Physical activity levels of allied health professionals working in a large Australian metropolitan health district – an observational study
Received 2 October 2018
Accepted for publication 26 November 2018
Published 3 January 2019 Volume 2019:12 Pages 51—62
Checked for plagiarism Yes
Review by Single-blind
Peer reviewer comments 2
Editor who approved publication: Dr Scott Fraser
Bill Zafiropoulos,1,2 Jennifer A Alison,1,2 Robert Heard3
1Faculty of Health Sciences, Discipline of Physiotherapy, University of Sydney, Sydney, NSW 2141, Australia; 2Allied Health Professorial Unit, Sydney Local Health District, Sydney, NSW 2050, Australia; 3Faculty of Health Sciences, Discipline of Behavioral and Social Sciences in Health, University of Sydney, Sydney, NSW 2141, Australia
Purpose: The aim of this observational cross-sectional study was to determine if allied health professionals working in a large metropolitan health district were meeting the minimal physical activity (PA) recommendations and the proportion that occupational PA contributed to the recommended PA levels. A secondary aim was to determine possible relationships between self-report questionnaire measures of PA and PA measured by accelerometry.
Materials and methods: Allied health professionals, working in the Sydney Local Health District (SLHD) in 2016–2017, completed the Active Australia Survey (AAS), Occupational Sitting and Physical Activity Questionnaire (OSPAQ), International Physical Activity Questionnaire Long form (IPAQ-L), and wore the ActiGraph GT1M accelerometer for 7 days consecutively.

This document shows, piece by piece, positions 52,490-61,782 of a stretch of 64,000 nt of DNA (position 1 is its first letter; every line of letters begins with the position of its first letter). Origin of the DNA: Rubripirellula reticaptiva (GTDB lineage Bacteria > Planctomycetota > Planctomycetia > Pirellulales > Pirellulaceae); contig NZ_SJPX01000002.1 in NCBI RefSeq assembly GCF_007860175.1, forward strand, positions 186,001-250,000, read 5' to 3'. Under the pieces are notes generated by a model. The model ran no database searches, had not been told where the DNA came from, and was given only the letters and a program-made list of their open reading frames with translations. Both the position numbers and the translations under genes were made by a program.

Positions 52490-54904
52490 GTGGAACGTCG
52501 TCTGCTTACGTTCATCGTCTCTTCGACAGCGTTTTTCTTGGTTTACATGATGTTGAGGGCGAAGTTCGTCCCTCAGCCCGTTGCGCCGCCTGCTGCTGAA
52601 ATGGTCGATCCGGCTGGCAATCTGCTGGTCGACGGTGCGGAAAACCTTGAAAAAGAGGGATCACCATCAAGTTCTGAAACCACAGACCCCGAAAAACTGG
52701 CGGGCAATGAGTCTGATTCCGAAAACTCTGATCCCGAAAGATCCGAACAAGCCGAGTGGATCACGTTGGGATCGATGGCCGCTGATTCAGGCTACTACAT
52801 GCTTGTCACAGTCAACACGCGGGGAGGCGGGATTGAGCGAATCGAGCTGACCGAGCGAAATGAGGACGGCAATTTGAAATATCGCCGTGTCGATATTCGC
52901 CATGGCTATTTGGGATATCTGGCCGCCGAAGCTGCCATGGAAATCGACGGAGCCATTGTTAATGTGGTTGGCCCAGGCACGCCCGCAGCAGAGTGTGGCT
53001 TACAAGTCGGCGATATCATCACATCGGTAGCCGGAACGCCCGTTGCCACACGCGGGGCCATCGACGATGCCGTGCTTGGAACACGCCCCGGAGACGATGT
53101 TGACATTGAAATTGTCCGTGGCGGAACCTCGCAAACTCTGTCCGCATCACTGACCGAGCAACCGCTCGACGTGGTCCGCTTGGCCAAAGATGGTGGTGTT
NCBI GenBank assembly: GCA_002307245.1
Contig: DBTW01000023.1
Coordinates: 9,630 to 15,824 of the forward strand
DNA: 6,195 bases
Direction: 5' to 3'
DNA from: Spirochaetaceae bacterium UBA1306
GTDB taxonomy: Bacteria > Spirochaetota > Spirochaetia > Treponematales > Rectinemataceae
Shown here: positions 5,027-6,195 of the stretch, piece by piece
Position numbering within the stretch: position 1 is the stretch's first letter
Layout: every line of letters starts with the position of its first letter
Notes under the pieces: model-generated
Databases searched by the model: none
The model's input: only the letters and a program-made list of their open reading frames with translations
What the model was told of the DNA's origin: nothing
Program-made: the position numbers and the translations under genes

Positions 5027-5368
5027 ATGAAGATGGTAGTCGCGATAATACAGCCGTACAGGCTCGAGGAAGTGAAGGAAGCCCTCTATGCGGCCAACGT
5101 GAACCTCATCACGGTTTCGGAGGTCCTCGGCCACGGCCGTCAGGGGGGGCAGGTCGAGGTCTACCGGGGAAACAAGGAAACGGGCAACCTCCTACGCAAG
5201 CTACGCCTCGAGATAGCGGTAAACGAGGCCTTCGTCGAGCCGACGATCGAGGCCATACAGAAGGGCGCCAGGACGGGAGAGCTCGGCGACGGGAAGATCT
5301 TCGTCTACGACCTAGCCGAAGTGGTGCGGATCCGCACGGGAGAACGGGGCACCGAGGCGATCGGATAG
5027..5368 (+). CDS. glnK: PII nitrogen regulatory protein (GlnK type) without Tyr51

Results: Based on accelerometry results, allied health professionals (N=126) spent a mean (SD) of 51 (23) minutes in moderate-to-vigorous physical activity (MVPA)/day, representing 171% of the total recommended MVPA/day, with work contributing 76% to this recommendation. Participants walked a mean of 10,077 (2,766) steps/day, meeting 100% of the recommended 10,000 steps/day, with work contributing 54% to this recommendation. Sedentary behaviors were predominant throughout the entire day and work day. Compared with the ActiGraph MVPA time measurements, AAS MVPA time showed a fair level of agreement [intraclass correlation coefficient (ICC)=0.44, P<0.01], while OSPAQ and IPAQ-L MVPA time showed no agreement (ICC=0.05, P=0.27; ICC=0.13, P=0.10, respectively).
Conclusion: Allied health professionals working in a large metropolitan health district met the daily PA recommendations based on accelerometry measures but tended to overreport their MVPA on self-report questionnaires.
Keywords: occupational physical activity, sedentary behavior, questionnaires